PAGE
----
In a May 10 column on Temperance Flat Reservoir, Bee columnist Marek Warszawski called out local lawmakers who supported the project and said we were in a “state of denial.”
Let me be clear: I am not in denial.
California’s water issues are complex and not easy to solve.
For more than 30 years, I have worked to improve water supply reliability for the San Joaquin Valley and all of California. I take every opportunity to explore solutions to California’s water woes. This includes sharing our problems with key officials like Agriculture Secretary Sonny Perdue, who I met in February at San Luis Reservoir to discuss the scope of California’s water challenges.
When I say, “I’m not giving up,” I mean it – I will never stop working to ensure water security for the Valley. This is a national security issue. Without flowing water, we cannot feed America or sustain our quality of life. Our future depends on a clean, reliable water supply.
We must use every tool we have to create long-term water solutions that help maintain our agriculture economy, supply our cities, improve water quality and protect the environment. That means managing the water we do have more effectively, investing in new water infrastructure, increasing conservation and water recycling programs, and adopting responsible and innovative business management practices. And, it means staying open to new ideas.
We have made progress. Here are some of the areas we have had success:
▪ While I was in the California Legislature, I authored legislation to create the Kern County Water Bank, and led the passage of four water bonds providing more than $2 billion dollars to improve California’s water system and provide clean, safe, reliable drinking water.
▪ In Congress, I secured approval of the Madera Irrigation District’s Water Bank, the San Luis Intertie, and the North Valley Regional Recycled Water Project – bringing hundreds of thousands more acre-feet of water to the San Joaquin Valley.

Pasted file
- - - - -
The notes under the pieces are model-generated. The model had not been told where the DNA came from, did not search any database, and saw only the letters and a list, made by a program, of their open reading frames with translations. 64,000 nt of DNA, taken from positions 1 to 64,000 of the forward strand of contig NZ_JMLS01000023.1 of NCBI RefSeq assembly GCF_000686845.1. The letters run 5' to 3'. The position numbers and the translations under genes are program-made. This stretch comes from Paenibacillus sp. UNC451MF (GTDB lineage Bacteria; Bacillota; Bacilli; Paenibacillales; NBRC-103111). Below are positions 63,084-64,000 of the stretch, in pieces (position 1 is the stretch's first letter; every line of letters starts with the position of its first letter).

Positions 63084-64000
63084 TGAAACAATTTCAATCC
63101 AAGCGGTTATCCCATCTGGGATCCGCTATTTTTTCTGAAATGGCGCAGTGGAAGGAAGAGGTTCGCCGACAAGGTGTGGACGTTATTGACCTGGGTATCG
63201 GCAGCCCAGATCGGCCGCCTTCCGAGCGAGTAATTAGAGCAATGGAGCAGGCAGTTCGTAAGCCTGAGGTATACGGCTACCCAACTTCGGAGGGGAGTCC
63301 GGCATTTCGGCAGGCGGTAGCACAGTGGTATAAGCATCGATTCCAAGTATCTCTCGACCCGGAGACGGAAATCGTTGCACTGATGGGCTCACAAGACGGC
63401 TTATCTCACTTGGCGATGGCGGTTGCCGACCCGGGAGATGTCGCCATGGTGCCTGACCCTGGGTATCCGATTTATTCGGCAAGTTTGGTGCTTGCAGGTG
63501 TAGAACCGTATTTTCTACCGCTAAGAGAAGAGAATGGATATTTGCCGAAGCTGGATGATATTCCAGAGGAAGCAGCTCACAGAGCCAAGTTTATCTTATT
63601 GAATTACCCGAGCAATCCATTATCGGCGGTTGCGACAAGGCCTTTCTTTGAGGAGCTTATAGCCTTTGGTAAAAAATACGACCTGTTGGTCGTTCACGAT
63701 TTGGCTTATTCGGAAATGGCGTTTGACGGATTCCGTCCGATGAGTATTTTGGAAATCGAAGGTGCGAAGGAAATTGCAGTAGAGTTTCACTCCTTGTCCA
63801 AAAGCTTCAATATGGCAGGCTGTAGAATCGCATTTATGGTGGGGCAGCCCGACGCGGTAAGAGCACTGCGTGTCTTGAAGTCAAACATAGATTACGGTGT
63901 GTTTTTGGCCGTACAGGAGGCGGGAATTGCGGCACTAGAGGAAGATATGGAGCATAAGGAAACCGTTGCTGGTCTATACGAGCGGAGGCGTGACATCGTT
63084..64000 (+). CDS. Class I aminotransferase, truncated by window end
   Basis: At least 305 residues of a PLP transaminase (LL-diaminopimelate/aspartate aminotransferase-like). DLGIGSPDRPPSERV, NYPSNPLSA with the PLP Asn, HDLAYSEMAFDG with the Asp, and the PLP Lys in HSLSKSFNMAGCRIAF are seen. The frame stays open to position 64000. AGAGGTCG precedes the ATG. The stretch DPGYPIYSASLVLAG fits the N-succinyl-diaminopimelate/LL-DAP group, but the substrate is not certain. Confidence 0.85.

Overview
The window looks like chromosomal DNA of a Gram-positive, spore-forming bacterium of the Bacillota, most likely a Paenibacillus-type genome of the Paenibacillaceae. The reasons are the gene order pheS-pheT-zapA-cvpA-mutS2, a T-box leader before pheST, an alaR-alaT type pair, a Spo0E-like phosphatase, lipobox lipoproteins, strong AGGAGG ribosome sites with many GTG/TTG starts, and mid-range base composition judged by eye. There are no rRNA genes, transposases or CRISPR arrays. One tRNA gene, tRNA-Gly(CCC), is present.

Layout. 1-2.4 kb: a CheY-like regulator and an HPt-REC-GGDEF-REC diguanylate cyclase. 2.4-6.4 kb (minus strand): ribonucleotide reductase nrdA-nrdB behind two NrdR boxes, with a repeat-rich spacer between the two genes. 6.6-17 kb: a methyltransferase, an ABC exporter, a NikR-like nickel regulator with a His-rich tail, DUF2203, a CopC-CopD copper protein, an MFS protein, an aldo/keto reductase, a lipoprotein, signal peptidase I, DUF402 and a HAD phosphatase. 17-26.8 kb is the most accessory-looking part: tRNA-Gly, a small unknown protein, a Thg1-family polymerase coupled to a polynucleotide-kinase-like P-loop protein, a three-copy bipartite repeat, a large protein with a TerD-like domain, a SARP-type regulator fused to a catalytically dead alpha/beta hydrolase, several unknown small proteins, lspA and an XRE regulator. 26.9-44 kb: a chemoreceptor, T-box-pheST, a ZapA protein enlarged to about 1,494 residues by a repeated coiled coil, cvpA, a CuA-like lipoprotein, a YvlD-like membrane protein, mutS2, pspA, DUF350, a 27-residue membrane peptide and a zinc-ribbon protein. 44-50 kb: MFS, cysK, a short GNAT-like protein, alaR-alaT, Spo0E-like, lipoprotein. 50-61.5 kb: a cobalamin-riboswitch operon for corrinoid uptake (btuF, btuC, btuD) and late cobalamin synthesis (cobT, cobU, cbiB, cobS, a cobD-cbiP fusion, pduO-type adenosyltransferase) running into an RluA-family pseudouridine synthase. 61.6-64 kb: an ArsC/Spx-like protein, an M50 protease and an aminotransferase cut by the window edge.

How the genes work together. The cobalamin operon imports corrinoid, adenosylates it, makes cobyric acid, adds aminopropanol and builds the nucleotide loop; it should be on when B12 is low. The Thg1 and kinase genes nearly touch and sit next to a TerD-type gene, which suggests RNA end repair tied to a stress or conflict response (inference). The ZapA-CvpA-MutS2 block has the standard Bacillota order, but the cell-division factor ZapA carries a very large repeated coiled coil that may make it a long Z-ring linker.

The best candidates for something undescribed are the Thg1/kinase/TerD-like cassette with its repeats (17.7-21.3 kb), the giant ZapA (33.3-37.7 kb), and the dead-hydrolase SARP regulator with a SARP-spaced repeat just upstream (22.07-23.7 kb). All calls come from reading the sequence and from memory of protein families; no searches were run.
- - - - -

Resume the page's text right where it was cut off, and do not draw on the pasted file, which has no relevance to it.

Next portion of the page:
▪ I also worked for more than four years on a bipartisan basis to get the Water Infrastructure Improvements for the Nation (WIIN) Act signed into law in December 2016. It increased pumping flexibility to move water to the Valley and provided over $515 million for water infrastructure projects, including $335 million for surface storage projects like Temperance Flat, Sites Reservoir, San Luis Reservoir, and Shasta Reservoir.
This month, I introduced legislation with fellow California Congressmen Jeff Denham, R-Turlock, John Garamendi, D-Walnut Grove, and Tom McClintock, R-Elk Grove, to cut through red tape to raise the spillway gates at New Exchequer Dam and improve water supply reliability for Merced County. This would provide an additional 57,000 acre-feet for irrigation, groundwater replenishment and environmental benefits.
My family and I have farmed in the Valley for 112 years. I know personally the importance of a reliable water supply.
We can all agree that water is a top Valley priority. We are the first to experience the negative impacts of drought. Solving our water problems requires a well-rounded approach that incorporates tools of all sizes and shapes. No single project can fix it all. But we cannot stop fighting. It will take us all working together – across party lines – to secure our future.
Democrat Rep. Jim Costa represents California’s 16th District, which includes Fresno, Madera, and Merced counties.